DAP or Dynamic Access Policies is a technology included in all ASA images used specifically for remote access VPN. As the name implies, DAP can be used to dynamically apply policy to specific remote access VPN connections based on any number of criteria. Although relatively straight forward to configure, it is seldom used in the real world. Many of the possibilities with DAP are simply deemed impossible and an alternate solution is chosen. This blog post will go over some things you can do with DAP and the appropriate VPN licensing.
Apply Multiple Access Lists
What? That’s impossible? Right? Even if it is possible, why?
Glad you asked. Let’s take a look at Acme University. Acme is a conglomerate of 30+ departments and colleges that all run their own IT departments. Acme uses a global single AD Domain for all colleges and individuals are placed in AD Groups based on their college affiliation. Acme would like to deploy remote access VPN and ensure only users within a given college can access the internal resources of that given college. Easy enough…
We can simply use VPN Groups and assign an access list to the VPN Group. In other words, if you are in the Mathematics department, you enter the Mathematics VPN Group, and are assigned the Mathematics Access List. We can even streamline this by using a backend RADIUS Server such as Cisco ISE to automatically assign the VPN Group or DACL based on the group membership. It’s a walk in the park.
Oh Oh! Acme is telling us that our plan is not going to work. The reason is many instructors teach in multiple departments. Take a second and think that all the way through. It’s rather complicated when you get down to the nitty-gritty. Let’s make it even tougher. Acme doesn’t want additional internal processes to create custom groups every time a new instructor is hired. Finally, we’ll even go a step further and say, “There is no pattern such as Mathematics goes with Physics” and there is nothing saying a single instructor cannot be in more than two groups.
If you paused and did the little thinking exercise, you likely considered creating groups for each possible combination and having those groups pre-staged. E.g. If you hire Bob for Mathematics, Chemistry, and Physics, put him in the AD Group “Math-Chem-Physics”. After a few more seconds, you likely came to the conclusion this is not feasible as the number of groups rises exponentially.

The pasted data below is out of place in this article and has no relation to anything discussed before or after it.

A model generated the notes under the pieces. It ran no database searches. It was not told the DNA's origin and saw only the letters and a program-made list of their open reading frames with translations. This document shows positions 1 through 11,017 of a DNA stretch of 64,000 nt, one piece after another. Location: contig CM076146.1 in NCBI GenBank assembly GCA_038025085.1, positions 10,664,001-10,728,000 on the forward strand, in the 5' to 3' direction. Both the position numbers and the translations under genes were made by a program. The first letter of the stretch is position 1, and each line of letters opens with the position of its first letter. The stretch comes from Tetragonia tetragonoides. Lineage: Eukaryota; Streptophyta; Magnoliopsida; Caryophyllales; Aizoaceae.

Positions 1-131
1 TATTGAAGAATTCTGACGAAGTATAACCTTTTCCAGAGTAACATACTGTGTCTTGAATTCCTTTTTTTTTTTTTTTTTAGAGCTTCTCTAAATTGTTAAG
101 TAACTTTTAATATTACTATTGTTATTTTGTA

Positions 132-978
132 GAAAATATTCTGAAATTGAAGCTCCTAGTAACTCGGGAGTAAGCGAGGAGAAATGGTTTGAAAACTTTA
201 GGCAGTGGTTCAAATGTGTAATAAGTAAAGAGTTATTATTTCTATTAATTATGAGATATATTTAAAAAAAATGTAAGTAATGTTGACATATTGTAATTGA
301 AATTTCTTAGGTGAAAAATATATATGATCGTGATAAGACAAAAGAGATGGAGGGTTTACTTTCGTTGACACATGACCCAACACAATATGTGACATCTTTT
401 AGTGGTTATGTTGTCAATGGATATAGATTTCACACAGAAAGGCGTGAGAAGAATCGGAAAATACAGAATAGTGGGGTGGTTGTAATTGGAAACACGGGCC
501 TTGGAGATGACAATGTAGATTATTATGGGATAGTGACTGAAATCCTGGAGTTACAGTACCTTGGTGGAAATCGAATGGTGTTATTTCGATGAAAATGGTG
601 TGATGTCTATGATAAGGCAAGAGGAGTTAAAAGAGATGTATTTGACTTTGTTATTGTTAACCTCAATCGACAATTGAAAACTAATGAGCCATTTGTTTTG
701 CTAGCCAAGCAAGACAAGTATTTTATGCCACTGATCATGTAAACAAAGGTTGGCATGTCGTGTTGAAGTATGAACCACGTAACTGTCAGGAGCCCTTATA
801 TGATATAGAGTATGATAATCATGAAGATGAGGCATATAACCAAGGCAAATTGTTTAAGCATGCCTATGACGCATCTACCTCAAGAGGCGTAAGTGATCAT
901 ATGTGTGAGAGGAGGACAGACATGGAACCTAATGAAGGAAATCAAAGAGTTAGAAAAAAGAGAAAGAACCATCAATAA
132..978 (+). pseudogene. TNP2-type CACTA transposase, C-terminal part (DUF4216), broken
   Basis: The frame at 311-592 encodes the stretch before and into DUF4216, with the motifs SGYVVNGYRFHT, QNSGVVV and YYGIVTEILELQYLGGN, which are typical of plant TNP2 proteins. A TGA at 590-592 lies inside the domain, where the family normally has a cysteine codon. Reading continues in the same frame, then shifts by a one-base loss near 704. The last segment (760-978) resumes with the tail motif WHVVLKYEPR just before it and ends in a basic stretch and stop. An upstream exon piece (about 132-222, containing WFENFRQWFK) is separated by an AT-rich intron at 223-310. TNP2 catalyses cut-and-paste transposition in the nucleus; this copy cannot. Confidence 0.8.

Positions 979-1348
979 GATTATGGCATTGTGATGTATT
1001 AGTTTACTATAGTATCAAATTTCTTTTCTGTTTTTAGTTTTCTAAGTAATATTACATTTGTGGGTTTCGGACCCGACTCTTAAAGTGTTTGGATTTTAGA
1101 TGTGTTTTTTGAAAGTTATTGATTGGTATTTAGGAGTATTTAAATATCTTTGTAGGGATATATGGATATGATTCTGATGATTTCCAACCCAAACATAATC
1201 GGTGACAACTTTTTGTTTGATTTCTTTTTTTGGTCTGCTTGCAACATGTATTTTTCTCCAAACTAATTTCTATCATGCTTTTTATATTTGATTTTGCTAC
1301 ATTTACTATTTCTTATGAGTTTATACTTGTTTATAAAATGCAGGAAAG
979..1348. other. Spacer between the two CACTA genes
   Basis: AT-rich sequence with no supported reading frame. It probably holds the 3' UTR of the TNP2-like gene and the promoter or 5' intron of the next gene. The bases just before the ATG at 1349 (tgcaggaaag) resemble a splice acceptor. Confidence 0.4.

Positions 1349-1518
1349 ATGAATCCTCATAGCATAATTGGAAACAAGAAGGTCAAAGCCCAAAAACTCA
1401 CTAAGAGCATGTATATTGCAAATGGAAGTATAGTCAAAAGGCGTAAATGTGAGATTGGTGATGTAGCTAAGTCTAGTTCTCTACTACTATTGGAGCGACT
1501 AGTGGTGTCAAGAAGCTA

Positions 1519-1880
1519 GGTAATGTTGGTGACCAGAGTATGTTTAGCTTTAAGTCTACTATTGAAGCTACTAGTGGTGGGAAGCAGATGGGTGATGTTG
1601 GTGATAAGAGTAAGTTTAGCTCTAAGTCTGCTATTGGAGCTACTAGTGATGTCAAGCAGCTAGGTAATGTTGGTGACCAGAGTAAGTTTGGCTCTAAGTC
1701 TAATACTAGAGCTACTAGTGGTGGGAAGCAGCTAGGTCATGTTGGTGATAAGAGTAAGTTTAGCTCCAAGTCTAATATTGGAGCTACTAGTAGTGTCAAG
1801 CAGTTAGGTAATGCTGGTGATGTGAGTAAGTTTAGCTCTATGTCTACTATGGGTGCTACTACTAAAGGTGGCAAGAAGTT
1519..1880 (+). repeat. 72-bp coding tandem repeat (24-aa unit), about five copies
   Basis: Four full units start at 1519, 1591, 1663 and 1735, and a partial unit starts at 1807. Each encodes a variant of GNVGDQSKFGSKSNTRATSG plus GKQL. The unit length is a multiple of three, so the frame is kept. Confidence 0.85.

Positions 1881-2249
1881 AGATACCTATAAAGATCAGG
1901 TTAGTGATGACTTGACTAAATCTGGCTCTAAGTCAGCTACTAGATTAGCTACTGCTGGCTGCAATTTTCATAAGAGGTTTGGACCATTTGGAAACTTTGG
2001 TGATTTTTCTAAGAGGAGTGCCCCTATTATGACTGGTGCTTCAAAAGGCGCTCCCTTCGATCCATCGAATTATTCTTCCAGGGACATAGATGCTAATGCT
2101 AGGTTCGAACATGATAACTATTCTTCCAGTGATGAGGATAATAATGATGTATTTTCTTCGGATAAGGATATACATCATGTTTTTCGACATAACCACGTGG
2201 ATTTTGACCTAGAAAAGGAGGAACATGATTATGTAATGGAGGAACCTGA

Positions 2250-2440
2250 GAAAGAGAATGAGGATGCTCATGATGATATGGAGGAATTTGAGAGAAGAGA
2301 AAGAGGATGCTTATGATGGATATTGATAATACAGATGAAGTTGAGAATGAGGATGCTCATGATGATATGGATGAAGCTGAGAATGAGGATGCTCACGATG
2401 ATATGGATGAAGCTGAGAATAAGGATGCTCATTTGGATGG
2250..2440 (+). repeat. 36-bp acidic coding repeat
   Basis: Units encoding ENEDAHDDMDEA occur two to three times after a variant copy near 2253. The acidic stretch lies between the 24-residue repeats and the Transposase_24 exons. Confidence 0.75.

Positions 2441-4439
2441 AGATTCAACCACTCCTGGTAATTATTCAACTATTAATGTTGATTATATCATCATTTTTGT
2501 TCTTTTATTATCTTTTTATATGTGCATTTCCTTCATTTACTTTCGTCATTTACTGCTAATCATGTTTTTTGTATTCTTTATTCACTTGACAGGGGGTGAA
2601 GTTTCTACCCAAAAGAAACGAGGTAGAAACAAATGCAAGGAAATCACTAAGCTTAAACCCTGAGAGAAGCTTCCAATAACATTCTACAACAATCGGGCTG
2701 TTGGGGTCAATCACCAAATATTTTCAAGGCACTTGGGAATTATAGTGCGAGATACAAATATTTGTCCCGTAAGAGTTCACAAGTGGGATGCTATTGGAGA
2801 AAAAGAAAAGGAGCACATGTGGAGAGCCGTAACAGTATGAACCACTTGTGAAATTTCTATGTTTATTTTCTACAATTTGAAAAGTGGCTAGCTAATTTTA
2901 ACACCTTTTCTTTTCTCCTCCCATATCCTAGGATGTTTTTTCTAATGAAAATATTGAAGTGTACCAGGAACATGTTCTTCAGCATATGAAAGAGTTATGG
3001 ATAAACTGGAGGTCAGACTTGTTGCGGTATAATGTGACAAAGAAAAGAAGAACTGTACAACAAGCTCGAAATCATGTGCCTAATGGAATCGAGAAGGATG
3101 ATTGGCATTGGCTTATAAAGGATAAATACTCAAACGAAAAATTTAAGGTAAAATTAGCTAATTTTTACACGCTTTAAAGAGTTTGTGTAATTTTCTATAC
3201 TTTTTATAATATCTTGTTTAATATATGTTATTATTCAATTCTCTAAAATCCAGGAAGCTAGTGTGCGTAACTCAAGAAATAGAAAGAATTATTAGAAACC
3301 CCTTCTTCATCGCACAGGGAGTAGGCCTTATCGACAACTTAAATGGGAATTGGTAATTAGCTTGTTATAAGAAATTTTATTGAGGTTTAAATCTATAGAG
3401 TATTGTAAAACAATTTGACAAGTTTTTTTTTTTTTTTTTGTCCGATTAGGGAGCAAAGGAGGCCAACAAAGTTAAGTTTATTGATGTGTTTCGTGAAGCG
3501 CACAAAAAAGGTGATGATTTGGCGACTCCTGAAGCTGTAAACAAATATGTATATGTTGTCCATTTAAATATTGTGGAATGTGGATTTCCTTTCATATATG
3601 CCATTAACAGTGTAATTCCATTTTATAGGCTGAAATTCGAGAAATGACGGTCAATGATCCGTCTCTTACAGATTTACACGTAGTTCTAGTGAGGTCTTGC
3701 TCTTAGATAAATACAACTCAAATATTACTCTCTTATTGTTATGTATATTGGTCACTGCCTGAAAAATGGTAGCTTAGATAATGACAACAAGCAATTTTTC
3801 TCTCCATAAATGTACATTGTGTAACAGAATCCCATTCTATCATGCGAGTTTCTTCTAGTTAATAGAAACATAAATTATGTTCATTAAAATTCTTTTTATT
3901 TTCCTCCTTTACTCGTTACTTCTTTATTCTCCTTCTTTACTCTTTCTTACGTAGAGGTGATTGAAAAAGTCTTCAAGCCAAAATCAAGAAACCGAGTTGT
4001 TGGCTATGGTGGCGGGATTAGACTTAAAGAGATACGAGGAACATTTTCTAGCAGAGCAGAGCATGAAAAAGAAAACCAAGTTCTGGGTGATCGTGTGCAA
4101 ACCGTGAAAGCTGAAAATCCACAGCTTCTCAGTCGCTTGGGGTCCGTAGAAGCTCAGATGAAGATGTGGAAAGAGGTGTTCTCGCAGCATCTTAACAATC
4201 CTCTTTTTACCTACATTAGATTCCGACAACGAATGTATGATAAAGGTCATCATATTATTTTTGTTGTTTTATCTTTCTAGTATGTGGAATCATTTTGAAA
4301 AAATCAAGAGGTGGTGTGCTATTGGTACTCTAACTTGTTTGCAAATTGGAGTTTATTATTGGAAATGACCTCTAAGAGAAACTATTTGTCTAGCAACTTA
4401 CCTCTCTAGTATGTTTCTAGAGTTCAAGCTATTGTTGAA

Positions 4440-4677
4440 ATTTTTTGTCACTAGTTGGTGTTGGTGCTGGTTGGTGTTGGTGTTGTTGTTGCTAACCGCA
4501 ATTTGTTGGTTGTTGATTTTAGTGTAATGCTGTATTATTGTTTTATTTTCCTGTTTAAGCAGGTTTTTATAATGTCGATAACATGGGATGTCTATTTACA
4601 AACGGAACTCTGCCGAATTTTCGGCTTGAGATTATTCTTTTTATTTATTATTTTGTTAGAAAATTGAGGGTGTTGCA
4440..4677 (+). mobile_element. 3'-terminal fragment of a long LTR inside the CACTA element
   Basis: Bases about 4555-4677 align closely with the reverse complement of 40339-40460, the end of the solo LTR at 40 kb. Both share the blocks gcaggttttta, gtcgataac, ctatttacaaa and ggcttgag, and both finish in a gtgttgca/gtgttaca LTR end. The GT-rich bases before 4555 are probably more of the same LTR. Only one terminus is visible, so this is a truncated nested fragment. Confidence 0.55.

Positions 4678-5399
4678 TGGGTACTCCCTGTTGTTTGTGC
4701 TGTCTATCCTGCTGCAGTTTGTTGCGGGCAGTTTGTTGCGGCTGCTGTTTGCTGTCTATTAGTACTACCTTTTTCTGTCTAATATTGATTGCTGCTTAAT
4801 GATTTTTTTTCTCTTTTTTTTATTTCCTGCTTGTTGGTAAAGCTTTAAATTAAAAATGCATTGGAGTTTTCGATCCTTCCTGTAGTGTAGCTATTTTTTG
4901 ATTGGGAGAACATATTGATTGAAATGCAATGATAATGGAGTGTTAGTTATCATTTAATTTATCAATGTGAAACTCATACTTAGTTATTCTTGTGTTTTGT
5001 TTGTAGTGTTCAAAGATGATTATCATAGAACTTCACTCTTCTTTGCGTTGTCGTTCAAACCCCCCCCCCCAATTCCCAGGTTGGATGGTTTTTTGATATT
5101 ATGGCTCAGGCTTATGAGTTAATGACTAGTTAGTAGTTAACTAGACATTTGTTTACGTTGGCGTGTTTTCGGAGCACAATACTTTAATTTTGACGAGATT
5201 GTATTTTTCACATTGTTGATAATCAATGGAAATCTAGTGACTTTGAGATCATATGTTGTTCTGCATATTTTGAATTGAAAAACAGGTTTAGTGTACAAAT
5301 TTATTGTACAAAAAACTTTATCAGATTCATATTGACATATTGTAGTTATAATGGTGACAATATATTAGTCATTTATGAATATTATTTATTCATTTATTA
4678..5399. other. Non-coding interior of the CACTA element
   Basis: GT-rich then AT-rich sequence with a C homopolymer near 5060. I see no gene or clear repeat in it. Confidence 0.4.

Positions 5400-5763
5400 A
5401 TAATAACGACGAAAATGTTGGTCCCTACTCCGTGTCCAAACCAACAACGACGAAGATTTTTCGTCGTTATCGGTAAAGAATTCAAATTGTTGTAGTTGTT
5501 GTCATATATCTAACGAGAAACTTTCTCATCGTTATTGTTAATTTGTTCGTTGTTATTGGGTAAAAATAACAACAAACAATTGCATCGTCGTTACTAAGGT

Group 1 + Group 2
Group 1 + Group 3
All the way through to Group 30. But we are nowhere near done!
Group 1 + Group 2 + Group 3
Group 1 + Group 2 + Group 4
While DAP records are run top down, they do not stop when a match is made. This is the key to the solution. DAP also has a mechanism in place to concatenate ACL Entries (ACES) into a new, dynamic ACL. The logic regarding permits, denies and priorities is a little complex, but the bottom line is the same. A quick way to skip all the complexity is to write your ACLs with only Permit Statements and use an explicit “Deny All” in your final rule.
You can build your DAP Policy like this (Logically), we’ll just use three groups:
Rule 1: If user is in Group 1 apply ACL 1
Rule 2: If user is in Group 2 apply ACL 2
Rule 3: If user is in Group 3 apply ACL 3
Rule 4: If a user is in any group apply the deny all
If a user is only in Group 1, Rule #2 and Rule #3 do not match and are ignored. Thus, the user only gets the Group 1 ACL. If a user is in Group 1 and Group 2, a new ACL is created specific to that user at the time the login occurs. Both Group 1 and Group 2 ACLs are combined into one. Of course, if a user is in all three groups, the ACL will be the combination of all three ACLs.